Black Friday focus: Fending off the threat of Amazon
There’s no getting around it – Amazon are massive. In 2017, they made over $1 billion in sales on Black Friday alone, with that figure almost certain to rise this year. Their vast Black Friday and Cyber Monday sales spans an entire 10 day period, with thousands of deals covering all manner of products and services. But this is just one small part of the larger Amazon engine, one that seeks to influence an ever increasing amount of our everyday lives. In the US this year, they made headlines with their purchase of grocery merchants Whole Foods for $13.1 million, giving them a presence in the vast American grocery market. This aggressive move into a bricks and mortar grocery business is part of a long-running trend of the company investing in companies who boast specialisms in different markets. This can be seen in their acquisitions of streaming platform Twitch, and the movie information website IMDb, to name just two of the more well known brands. The investments shows that Amazon are interested in continuing to diversify their portfolio of products and services they offer, as they look to take their business model into new markets, both physical and online.
So, how did you fend off the threat of a massive company, who’s prices and delivery services you cannot hope to match?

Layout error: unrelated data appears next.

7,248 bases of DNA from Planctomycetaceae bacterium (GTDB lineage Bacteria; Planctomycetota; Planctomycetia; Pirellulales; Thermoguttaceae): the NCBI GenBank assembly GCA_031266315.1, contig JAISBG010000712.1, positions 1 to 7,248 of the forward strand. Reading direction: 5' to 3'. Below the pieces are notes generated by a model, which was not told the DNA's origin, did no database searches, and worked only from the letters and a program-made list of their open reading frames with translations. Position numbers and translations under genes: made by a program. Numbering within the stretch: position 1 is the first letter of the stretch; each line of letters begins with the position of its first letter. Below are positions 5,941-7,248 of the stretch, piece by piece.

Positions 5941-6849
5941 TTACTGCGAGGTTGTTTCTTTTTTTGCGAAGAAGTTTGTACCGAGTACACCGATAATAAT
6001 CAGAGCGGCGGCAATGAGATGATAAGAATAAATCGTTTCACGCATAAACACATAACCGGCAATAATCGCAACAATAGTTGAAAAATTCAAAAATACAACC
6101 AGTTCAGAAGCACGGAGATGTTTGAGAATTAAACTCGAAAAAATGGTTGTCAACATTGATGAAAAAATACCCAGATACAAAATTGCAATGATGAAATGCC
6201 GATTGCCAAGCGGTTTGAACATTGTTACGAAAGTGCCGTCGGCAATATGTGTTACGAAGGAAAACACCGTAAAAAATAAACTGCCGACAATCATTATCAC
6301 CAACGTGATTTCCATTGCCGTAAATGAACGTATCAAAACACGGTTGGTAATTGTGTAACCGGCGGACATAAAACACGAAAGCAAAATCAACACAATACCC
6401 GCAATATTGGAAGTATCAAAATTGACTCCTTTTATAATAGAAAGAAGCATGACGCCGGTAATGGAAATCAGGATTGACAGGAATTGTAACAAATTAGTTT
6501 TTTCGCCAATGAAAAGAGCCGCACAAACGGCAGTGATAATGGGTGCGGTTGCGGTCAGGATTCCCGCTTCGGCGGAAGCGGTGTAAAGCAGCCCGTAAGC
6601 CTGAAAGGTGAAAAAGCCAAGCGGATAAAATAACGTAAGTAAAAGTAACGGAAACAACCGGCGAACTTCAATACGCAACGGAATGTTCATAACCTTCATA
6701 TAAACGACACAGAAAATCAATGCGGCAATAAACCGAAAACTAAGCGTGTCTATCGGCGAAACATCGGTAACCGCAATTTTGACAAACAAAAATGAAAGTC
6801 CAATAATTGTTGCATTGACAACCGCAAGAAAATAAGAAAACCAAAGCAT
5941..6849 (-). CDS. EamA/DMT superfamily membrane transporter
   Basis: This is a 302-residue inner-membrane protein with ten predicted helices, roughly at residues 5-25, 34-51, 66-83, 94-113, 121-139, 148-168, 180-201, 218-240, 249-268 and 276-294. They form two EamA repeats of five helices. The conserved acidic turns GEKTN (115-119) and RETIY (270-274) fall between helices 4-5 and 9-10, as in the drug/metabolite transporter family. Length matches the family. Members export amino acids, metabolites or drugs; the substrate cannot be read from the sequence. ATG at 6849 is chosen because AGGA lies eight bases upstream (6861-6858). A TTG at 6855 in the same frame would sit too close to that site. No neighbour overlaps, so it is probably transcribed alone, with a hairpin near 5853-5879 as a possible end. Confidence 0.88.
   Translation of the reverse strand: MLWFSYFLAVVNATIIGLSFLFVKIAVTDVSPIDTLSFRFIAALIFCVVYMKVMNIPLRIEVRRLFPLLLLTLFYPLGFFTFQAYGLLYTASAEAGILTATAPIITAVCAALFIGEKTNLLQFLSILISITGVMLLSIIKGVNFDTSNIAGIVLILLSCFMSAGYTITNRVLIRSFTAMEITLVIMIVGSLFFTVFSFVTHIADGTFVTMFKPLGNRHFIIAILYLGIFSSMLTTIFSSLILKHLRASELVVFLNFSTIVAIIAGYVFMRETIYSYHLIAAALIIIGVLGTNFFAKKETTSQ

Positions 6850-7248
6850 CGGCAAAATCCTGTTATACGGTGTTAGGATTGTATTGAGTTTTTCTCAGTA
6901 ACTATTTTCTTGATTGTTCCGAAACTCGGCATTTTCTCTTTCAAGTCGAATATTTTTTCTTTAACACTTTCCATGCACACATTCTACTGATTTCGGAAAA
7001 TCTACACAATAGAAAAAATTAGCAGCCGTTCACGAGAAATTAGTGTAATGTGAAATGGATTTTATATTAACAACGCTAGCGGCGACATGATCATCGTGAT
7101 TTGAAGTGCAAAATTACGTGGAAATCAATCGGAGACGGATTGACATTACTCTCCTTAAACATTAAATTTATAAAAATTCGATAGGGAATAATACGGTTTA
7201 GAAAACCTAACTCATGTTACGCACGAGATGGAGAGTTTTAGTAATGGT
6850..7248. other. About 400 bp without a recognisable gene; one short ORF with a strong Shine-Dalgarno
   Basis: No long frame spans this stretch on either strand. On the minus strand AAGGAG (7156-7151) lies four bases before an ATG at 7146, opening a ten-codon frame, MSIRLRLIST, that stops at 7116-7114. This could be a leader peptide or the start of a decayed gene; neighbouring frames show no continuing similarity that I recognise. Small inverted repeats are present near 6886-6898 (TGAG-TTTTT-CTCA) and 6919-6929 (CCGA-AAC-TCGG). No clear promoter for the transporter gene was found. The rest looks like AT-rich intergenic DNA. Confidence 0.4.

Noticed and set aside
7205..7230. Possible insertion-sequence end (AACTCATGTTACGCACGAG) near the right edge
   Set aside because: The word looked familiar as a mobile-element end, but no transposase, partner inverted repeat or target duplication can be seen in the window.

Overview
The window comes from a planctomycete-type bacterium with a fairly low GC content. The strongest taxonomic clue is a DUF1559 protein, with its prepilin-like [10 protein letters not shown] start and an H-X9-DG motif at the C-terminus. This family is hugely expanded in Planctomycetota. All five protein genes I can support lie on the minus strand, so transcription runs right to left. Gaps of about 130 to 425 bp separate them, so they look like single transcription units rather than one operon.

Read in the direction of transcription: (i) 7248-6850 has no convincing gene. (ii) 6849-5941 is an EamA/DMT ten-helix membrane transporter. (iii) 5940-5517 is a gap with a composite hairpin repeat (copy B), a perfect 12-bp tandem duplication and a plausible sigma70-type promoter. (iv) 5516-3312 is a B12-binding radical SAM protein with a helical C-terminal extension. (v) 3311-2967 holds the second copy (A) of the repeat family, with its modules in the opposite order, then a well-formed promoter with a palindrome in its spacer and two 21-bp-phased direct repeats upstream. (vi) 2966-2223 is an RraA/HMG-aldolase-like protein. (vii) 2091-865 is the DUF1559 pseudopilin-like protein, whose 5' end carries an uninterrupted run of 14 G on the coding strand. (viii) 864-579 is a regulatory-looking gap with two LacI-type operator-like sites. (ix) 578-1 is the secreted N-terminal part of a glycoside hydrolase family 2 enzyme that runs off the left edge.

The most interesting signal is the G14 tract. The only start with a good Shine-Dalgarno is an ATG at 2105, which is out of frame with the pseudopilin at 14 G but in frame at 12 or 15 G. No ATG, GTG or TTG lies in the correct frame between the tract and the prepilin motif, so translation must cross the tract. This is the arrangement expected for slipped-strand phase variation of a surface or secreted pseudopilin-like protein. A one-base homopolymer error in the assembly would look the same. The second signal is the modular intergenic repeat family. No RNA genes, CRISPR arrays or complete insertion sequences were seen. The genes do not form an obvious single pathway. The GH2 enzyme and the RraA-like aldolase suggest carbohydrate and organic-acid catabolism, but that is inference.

Identify and promote what makes your company special
It could be price, locality, service, product knowledge, attention to detail, personal connection to customer, brand image, superior quality or value for money. When it comes to ecommerce, brand ownership and exclusivity are important as well – the internet is a demanding and competitive market, and keeping your brand exclusive and maintaining its image can be a good method of promoting what makes your brand special.
Amazon have the resources and economies of scale to undercut your business on price, marketing and access to the customer, but having such a vast unending product portfolio means that they are unlikely to have specialist knowledge of all products, and certainly not on the end of the phone with a customer. This is where other retailers, large and small, can differentiate themselves. For an in store example – The Independent reported Dixons started doing this in 2017, by neutralising the threat of price through price matches in store to stop people trying the product then heading off to buy online. They then attempted to add value by bringing in experts from Apple and Dyson into their stores, to offer expertise and knowledge of products that simply cannot be matched by online retailers, and also added coffee machines into stores to create a more relaxed and welcoming atmosphere. To offset the price matches and increased investment that cut into profit margins, they began to offer supplementary services such as technical support and product repairs. Diversifying to not become reliant on singular revenue streams helps Dixons to continually fight off the threat, with a clear emphasis on adding meaningful value on to the customer experience when shopping and purchasing, through having the specialist knowledge in store to talk to customers face-to-face, and a warm, friendly approach to customer service.